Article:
Interview with ASFF Filmmaker Simon Trevorrow

Simon Trevorrow’s There’s a Bluebird in my Heart was selected to screen at the BAFTA Qualifying Aesthetica Short Film Festival. The compelling drama follows a lone man, diagnosed with a life-changing condition, who returns to his home town looking to make amends with the people from his past. He has more than one debt to repay. We speak to Trevorrow about developing his storyline, which was based on personal experiences, driven by an aim to explore the way in which we express our emotions.

ASFF: What was the inspiration behind your short drama?
ST: There’s a Bluebird in my Heart, initially came from my desire to explore an observation about men and the difficulty we can have expressing emotions and letting people in. I was diagnosed with an illness where I was faced with my own mortality. Facing that, really made me aware of how much I pushed difficult emotions away, whether that was from fear or a sense of I how I thought I need to behave. I feel sometimes men aren’t really taught how to deal with emotions.  I wanted to make a movie for them, by exploring a character that sets out to make amends with people who he has harmed through his inability to express himself.

ASFF: How did your time at the Victorian College of Art impact on your work?
ST: VCA was instrumental in helping me to trust my voice as a filmmaker and that if I wrote about what I found interesting or cared about it would find an audience. I think before then I was trying to find stories that hadn’t been seen, to do something different for an audience; you can still achieve that same effect with an audience by trusting in the uniqueness of who you are and how that translates into the work you create. It’s a shift to look within instead of guessing what would be interesting or different for the sake of trying to win an audience.

ASFF: Why do you think it is important to attend festivals, and what are your highlights from this years ASFF?
ST: From my experience, attending a festival is about witnessing the reaction of the audience who have no personal connection to your film. It’s invaluable and can help you re-evaluate the way you approach your storytelling. Film festivals are a way to meet so many creative from all over the globe in a short space of time, who all share the same passion for films as you. Being around that energy is inspiring! The highlight for me at ASFF was the opportunity to meet and network with organisations, I’m based in Australia, so it was great experience to gain a better understanding of how the industry works in the UK. I feel like I made some really great friends, that I hope one day in the future I get the chance to work with them on a project.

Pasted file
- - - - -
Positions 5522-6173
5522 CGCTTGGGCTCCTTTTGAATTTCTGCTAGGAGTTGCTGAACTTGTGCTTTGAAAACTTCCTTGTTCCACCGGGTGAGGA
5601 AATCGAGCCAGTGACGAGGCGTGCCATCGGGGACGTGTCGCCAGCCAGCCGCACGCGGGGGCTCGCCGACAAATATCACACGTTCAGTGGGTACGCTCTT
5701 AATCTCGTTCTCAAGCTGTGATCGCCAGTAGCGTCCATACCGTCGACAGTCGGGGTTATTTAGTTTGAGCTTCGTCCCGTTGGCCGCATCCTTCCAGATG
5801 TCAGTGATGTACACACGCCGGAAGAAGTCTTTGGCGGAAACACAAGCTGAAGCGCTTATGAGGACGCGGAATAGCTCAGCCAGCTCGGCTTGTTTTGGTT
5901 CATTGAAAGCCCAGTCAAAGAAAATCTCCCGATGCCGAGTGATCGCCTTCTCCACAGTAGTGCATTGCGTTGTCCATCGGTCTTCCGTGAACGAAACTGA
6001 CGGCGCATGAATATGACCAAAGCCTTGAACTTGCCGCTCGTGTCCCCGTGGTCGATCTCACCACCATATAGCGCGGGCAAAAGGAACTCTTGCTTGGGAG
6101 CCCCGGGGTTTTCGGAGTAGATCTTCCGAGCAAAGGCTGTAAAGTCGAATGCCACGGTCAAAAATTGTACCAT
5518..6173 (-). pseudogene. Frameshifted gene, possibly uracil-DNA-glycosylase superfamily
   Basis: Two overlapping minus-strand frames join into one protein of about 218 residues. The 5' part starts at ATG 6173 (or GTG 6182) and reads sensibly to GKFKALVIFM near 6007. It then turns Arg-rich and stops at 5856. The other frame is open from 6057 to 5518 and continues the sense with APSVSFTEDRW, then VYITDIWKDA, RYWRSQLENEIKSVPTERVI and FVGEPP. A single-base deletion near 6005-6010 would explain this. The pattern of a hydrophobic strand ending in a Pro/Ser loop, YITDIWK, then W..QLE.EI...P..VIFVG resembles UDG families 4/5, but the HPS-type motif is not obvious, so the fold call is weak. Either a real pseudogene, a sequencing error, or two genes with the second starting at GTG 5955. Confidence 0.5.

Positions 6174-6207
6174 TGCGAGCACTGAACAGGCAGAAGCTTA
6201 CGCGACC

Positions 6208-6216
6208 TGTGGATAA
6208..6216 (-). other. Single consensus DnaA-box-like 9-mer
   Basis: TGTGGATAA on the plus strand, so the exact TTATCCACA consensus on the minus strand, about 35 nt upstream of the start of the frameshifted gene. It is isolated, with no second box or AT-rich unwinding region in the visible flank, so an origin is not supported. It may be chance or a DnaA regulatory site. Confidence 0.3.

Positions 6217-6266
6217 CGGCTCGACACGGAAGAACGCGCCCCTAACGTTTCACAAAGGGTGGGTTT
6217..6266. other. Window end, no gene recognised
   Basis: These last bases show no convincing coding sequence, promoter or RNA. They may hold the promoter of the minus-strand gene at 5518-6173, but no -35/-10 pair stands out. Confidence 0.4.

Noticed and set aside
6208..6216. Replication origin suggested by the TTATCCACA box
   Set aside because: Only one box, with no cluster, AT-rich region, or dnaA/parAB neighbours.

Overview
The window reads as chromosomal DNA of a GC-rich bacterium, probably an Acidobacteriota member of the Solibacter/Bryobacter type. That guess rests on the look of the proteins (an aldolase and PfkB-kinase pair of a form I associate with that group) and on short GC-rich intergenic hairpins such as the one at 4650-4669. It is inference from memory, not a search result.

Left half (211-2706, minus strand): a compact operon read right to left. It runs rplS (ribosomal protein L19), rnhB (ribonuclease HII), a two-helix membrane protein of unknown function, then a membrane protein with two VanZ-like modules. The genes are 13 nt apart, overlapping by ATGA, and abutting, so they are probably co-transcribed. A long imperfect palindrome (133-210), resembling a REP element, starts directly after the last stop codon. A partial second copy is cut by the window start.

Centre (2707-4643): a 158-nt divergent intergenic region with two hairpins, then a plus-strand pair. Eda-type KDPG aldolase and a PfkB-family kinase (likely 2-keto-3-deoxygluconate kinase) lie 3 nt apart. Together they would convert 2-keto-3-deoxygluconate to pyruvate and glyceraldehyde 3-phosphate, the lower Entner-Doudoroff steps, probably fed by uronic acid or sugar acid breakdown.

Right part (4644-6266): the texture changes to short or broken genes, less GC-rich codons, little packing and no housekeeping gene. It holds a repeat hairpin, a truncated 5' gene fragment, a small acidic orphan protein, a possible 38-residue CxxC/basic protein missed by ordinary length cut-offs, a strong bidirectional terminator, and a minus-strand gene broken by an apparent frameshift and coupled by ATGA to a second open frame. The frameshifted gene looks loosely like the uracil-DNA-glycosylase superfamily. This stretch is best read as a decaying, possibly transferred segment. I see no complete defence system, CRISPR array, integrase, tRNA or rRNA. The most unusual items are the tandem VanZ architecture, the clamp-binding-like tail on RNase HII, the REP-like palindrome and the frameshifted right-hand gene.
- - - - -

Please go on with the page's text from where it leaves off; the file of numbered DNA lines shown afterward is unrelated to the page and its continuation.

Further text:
ASFF: What would be your advice to filmmakers looking to reach new audiences?
ST: I would look at exploring a different genre for your ideas. I always had a resistance to genre, but exploring aspect of film noir in my film was liberating. Working with action sequences was really fun and something I never really saw myself doing. Without the film noir element the film would be a character driven drama about a man looking for his ex boyfriend. Generally speaking, it is not a movie that men would typically want to go and see. But I feel like I got to reach a wider audience through exploring this story with film noir tropes.

ASFF: Have you got any future project in the pipeline that we can look at for?
ST: Currently I’m developing a feature film called Home, which is an extension of the ideas in my short, about a man who is isolated from his family and throug experiencing grief and loss is able to find a new path to reconnect. I’m also in the middle of production for a workplace comedy called Fresh Food People, which is set in a local food market and is exploring ideas about racial identity, generational divide and belief systems.

Credits
1.Simon Trevorrow, There’s a Bluebird in my Heart (Victorian College of the Arts), Australia, 2015.